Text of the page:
I woke up this morning feeling very sore. It was actually difficult to stand up after getting out of bed. I have set myself to walk the entire Ignatian Camino but I think I could do myself some serious damage if I walk today, so I have decided to take a rest for the day in the hotel. I currently have an ice pack on my right shin in an attempt to bring down the swelling.
After breakfast we gathered outside the hotel where the bus was waiting to transfer the pilgrims back to Alcanadre. Peter Walden again briefed us on the walk helped by Larry Naismith’s advice on the weather and the lack of small towns on the way where pilgrims could find water. Pilgrims took plenty of water in their daypacks.
Ignatian exercise. I talked about the Ignatian exercise for the day. Today we begin the “Second Week” of the Spiritual Exercises. Our point of entry is through a meditation that invites us to follow Christ the King.
The grace we ask for: Despite my limitations, and aware of the love of the Father for me, I ask for the grace to feel personally called to journey with Jesus as his companion and co-laborer.
The grace we were praying for yesterday was a deep awareness of God’s merciful love. When a person experiences being a loved sinner, it often leads him or her to desire to respond to that love. Today we begin to meditate on Jesus’ invitation to walk beside him in his work. In the Spiritual Exercises Ignatius places God’s call to work with Christ just after the meditations that touch on our own human sinfulness. The juxtaposition is important: God calls us to work closely with him in the world as ‘loved sinners’. The gospel for today is Luke 5: 27-32 in which Jesus calls Levi, a Tax Collector and a hated public sinner, to “Follow me”. Even though we may feel unworthy of being called to be companions of Jesus, he calls us nonetheless.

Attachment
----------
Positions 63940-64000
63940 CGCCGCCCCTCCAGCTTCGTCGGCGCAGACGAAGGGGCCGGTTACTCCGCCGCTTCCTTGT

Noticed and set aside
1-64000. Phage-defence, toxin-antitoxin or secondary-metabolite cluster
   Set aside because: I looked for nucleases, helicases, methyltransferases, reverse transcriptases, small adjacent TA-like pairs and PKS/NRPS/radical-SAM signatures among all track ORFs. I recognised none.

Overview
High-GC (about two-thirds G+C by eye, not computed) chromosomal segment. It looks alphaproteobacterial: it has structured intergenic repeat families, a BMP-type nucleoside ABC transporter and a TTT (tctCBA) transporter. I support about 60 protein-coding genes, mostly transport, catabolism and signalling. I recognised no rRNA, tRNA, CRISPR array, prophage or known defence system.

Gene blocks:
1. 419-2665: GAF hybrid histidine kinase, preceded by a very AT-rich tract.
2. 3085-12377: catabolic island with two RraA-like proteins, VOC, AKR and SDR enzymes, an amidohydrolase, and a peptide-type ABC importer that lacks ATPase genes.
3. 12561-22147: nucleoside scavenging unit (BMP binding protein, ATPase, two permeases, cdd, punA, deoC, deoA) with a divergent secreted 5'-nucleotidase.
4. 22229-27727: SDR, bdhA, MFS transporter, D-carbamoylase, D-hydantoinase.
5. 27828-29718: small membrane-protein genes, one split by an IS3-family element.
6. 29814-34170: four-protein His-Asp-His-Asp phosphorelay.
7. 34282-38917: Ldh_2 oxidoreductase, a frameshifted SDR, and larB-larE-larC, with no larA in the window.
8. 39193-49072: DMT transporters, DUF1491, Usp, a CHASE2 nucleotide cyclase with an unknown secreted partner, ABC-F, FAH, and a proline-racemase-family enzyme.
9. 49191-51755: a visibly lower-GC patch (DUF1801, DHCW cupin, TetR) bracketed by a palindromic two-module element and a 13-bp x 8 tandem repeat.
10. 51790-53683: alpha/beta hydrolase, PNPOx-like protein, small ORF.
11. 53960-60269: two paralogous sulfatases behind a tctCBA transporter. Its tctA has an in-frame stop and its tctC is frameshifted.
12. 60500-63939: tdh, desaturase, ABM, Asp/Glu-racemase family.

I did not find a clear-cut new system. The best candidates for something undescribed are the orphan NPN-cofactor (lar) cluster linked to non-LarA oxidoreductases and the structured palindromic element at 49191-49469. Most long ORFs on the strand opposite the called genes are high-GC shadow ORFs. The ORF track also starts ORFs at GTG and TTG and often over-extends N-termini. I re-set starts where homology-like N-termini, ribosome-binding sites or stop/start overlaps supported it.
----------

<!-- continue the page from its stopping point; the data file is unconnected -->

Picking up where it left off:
Vin Dillon also suggested that pilgrims spend the the first two hours of silence praying for families.
Fr Joe Taylor and I are both feeling a little “worse for wear” today so we stayed behind. As we waved off the others on the bus back to Alcanadre I felt a twinge of sadness. My goal of walking the entire Ignatian Camino will not be met.
I took some time in the morning to wander, gently, around Calahorra. It was a city of great importance in Roman times when it was called “Calagurris”. There are still Roman ruins to be found in the city. Calahorra has a long pilgrim tradition, as can be seen in the baptismal font of the 16th century Cathedral of Santa María (covered with shells, gourds, and the image of St. James).
I purchased a pair of new boots and visited a Farmacia for some 600 mg Ibuprofen (we can only get 200 mg tablets in Australia) and some gel to rub on.
Peter Walden took some photos if the walk today which are displayed below.